Last year a new online company VidAngel began selling movies and TV shows online via streaming that would allow their owners to mute objectionable language or skip over objectionable scenes.
Many a family has gone to the movies and afterwards someone says, "I liked the show, but I wish the language wasn't as bad." or "That was a pretty good movie, except for that one scene." VidAngel makes it possible for people to now watch a version of their movie in their own home without the parts they don't want.
VidAngel's business model is simple. They sell you the movie you want to watch for $20. You can then set filters to mute or skip the stuff you don't want. You can keep the movie in your library, or you can sell it back for $19 within 24 hours. It's a win-win-win. Hollywood sells a copy of their movie, VidAngel adds value by providing editing services, and the viewer gets to see the movie he/she wants.
Only it is not a win-win-win, because Hollywood doesn't like the arrangement.
In June, Disney, Warner Brothers, and other studios threatened legal action against VidAngel for copyright infringement.
The chargers are ludicrous.
VidAngel's actions are completely in line with the 2005 Family Movie Act. This act gives editing services the green light for ‘making imperceptible (i.e., filtering)… of limited portions of audio or video… transmitted [e.g., streamed] to [a] household for private viewing, from an authorized copy of the motion picture.’ It does not violate the Copyright Act.
The real reason for the Hollywood challenge is that the liberal studios don't want families deciding for themselves what they want to watch in their own homes. They want you to listen to bad language that you would not allow a guest to use in your home. They want you to see violence that you would not allow in your home. They want you to see people in various states of undress that you would not allow in your home.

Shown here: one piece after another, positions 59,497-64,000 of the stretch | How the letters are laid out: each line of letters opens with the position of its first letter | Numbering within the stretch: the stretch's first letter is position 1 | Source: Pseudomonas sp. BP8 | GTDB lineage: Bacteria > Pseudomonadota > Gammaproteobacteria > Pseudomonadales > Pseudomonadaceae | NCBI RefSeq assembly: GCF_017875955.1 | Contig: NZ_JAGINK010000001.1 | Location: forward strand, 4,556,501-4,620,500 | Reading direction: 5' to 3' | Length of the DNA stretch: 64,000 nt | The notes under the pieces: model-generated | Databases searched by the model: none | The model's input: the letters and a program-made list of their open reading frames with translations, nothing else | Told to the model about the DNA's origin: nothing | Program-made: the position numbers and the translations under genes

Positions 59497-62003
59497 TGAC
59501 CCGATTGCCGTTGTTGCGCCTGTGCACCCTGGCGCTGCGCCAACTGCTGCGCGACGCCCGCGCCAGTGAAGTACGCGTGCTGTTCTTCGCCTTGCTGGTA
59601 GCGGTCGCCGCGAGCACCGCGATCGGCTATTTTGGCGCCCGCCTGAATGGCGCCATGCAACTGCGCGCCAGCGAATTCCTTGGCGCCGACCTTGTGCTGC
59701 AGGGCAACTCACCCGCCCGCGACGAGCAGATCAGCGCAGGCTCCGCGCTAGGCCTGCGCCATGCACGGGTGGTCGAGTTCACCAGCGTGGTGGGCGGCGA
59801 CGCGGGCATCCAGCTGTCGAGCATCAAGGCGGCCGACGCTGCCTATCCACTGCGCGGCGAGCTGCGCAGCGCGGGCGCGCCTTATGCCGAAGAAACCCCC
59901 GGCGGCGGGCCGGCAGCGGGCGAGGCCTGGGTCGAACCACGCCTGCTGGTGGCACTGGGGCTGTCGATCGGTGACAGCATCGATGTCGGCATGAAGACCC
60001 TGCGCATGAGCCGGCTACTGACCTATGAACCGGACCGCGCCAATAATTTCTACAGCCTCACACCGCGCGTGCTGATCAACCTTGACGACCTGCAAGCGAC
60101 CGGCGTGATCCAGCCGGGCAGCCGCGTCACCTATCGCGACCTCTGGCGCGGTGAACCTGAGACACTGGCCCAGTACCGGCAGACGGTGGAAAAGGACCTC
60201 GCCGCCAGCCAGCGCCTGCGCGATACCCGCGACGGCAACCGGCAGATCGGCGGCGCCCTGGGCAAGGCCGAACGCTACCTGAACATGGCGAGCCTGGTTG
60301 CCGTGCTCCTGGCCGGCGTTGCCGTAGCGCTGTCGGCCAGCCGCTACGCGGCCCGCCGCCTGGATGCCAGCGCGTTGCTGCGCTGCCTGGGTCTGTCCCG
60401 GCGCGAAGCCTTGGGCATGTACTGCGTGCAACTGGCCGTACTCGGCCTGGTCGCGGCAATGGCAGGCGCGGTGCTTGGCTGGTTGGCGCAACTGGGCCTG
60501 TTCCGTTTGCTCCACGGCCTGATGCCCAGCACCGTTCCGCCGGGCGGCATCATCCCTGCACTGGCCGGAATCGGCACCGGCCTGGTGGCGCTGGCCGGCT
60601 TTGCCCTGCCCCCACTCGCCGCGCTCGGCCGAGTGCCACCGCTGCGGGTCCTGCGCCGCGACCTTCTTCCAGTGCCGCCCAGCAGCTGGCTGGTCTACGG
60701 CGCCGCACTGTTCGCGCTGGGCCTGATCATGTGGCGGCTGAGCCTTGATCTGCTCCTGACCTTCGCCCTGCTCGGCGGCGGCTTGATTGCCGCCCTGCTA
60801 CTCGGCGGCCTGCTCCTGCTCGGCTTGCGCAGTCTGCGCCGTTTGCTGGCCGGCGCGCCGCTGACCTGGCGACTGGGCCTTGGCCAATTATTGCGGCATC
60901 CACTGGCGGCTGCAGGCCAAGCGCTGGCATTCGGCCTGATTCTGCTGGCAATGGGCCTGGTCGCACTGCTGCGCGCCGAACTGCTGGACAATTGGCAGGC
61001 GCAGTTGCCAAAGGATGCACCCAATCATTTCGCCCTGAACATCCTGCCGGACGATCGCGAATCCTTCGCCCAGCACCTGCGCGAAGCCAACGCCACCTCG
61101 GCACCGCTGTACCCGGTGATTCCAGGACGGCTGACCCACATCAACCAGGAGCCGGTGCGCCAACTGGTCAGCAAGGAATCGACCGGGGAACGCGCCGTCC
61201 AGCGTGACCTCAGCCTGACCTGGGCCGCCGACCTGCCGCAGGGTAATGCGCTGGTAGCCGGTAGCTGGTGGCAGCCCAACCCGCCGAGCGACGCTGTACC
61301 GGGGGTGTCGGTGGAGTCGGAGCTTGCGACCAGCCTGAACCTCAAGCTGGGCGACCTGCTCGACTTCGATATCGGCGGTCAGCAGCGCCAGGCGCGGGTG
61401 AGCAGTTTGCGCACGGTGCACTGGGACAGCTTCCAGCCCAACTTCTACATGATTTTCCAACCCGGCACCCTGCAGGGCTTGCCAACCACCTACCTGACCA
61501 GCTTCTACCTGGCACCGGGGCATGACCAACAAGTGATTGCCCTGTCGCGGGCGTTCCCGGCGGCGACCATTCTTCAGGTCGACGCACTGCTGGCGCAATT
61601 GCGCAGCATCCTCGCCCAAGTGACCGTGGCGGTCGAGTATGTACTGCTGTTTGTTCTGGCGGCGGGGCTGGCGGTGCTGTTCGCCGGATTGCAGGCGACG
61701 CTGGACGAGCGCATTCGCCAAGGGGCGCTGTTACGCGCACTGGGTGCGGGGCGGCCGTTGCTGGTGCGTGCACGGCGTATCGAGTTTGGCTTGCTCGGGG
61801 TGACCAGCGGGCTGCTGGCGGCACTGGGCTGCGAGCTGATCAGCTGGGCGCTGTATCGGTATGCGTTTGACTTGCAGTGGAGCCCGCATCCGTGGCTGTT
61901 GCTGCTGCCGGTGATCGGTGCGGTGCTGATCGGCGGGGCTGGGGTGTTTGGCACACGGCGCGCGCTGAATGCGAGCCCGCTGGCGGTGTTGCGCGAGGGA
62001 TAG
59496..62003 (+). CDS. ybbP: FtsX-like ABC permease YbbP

That's just wrong.
If people follow the rules in your home and behave to your standards, then they are welcome. VidAngel makes it possible for more people to see Hollywood movies and TV shows. VidAngel's customers are people who would not watch the movies in their original form. Hollywood makes more money when this happens, but they are against it.
Note that Hollywood is not opposed to editing movies when they are shown on network TV or airlines. They make money from these cleaner versions. However, for years Hollywood has refused to sell these clean versions to families that don't want to see rated R or rated PG13 material. Now VidAngel is filling the gap and Hollywood is whining about it.
The liberal left is not opposed to censoring. Notice how they ban conservatives from college campuses. There is even a version of Huckleberry Finn with all usage of the n-word removed.
The liberal left is also not opposed to making films even less family friendly by released DVDs that have a stricter rating or are unrated so they can include scenes not in the original movie. Batman V Superman is a recent example. There is a new DVD version that comes with more violence and a quick peek at Ben Afleck's butt in the shower. It also adds many scenes with Superman that were left out of the theater version.
What if you want to see the extra scenes with Superman, but could do without Batman's butt seared into your brain? With VidAngel it is possible.
Let's hope Hollywood's crazy challenge gets thrown out of court. Everyone should be able to decide what they want to watch in the privacy of their own homes with movies they own.
One more thing: VidAngel also allows owners to edit out Jar Jar Binks. Brilliant! It is now possible to watch the Star Wars movies without ever seeing Jar Jar.
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